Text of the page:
Alert: Keep Making Calls-Fox Mountain Mother Wolf Still in Wild!
Calls and emails from wolf supporters clearly made a difference when the US Fish and Wildlife Service (USFWS) withdrew the order to kill her. Public support helped U.S. Congressman Grijalva send the USFWS a letter expressing strong concerns about plans to take the Fox Mountain alpha female from her family and place her in permanent captivity. And in the past few weeks, news stories, editorials, and guest columns about the Fox Mountain pack’s plight have appeared in the press all over the country. The public outcry on behalf of these critically endangered wolves has been hard to ignore.
We need to keep the message coming, loud and strong. Although she has not yet been captured, the USFWS still intends to place this endangered wolf in permanent captivity. This will still be hard on her pups and pack. It won’t help the wild population of only 58 Mexican gray wolves. And it’s the wrong way to deal with livestock issues.
Please call the USFWS, the White House, and your members of congress again. Share this message with everyone you know and ask them to do the same. As long as the Fox Mountain mother wolf remains free, we will fight to keep her that way.
Here are three key points to make when you call:
1. The Fox Mountain alpha female should be left in the wild
Wolves are social animals that rely on family members in hunting and pup rearing. Trapping or darting this wolf, and removing her forever, will likely have the same effect on her family as killing her. And it will set us back to the policy of scapegoating wolves who occasionally prey on livestock -- even when, as in this instance, the stock-owner is reimbursed.
2. The US Fish and Wildlife Service should release many more wolves, not remove them.
At last count, just 58 wolves including six breeding pairs survive in the wild. If the USFWS is truly concerned about the growth of the population and its genetic health, the answer is more releases of captive wolves, not more wild wolves placed in captivity. Instead of removing this mother from her pups and mate, the Service needs to focus on expediting releases of many more wolves from captivity to strengthen the wild population.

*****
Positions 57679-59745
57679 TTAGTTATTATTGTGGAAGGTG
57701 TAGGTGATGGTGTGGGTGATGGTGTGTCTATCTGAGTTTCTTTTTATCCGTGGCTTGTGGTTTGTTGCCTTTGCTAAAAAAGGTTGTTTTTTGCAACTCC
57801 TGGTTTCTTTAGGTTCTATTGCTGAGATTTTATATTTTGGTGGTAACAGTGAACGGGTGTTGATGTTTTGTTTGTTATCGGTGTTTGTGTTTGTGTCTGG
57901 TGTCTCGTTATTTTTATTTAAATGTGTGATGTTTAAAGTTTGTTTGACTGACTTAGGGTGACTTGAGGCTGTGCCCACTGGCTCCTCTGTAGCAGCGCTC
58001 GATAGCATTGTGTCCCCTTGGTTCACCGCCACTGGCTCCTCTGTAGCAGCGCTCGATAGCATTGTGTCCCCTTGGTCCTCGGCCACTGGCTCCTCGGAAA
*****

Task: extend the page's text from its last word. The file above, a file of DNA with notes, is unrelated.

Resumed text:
3. Removing or killing critically endangered Mexican gray wolves is not the solution to livestock conflicts.
The USFWS has not removed or killed a Mexican wolf due to livestock losses since 2007. There are many solutions to conflicts between livestock and wolves, but there are very few Mexican gray wolves. In this case, when range riders were present, no livestock losses occurred. Deterrents to livestock conflicts are the solutions, not removing this wolf family’s alpha female.
White House number: 202-456-1111
USFWS in Washington, DC Public number: 1-800-344-9453
USFWS Southwest Regional Office
External Affairs Office: 505-248-6911
Mexican Wolf Recovery Coordinator: 505-761-4748
Main Office: 505-248-6920
Your Congressional representatives (click here to find numbers)
Your Senators (click here to find numbers)
You can tell your members of Congress that Congressman Raul Grijalva recently sent a letter to the US Fish and Wildlife Service expressing his concerns over the impacts of removing this mother wolf from the wild, and ask them to do the same. Read the letter here.
Phone calls usually carry more weight than emails, but if you absolutely can’t call, here are email contacts:
White House http://www.whitehouse.gov/contact/submit-questions-and-comments
USFWS Southwest Regional Director Benjamin Tuggle RDTuggle@fws.gov or Benjamin_Tuggle@fws.gov
USFWS Acting Southwest Regional Director Joy Nicholopoulos Joy_Nicholopoulos@fws.gov
Your Congressional representatives (click here to find emails)
Your Senators (click here to find emails)
New Mexico Senator Udall: http://www.tomudall.senate.gov/?p=contact
New Mexico Senator Bingaman: http://www.bingaman.senate.gov/contact/types/email-issue.cfm
Once you've acted, we'd appreciate an email to let us know: email@example.com
Thank you again for all you do for the Mexican wolves and this wolf family! They would thank you too, if they could.
CLICK HERE to join our email list to stay informed and get more involved with efforts to recover Mexican wolves from the brink of extinction.
Artwork courtesy of Miki Wolf Krenelka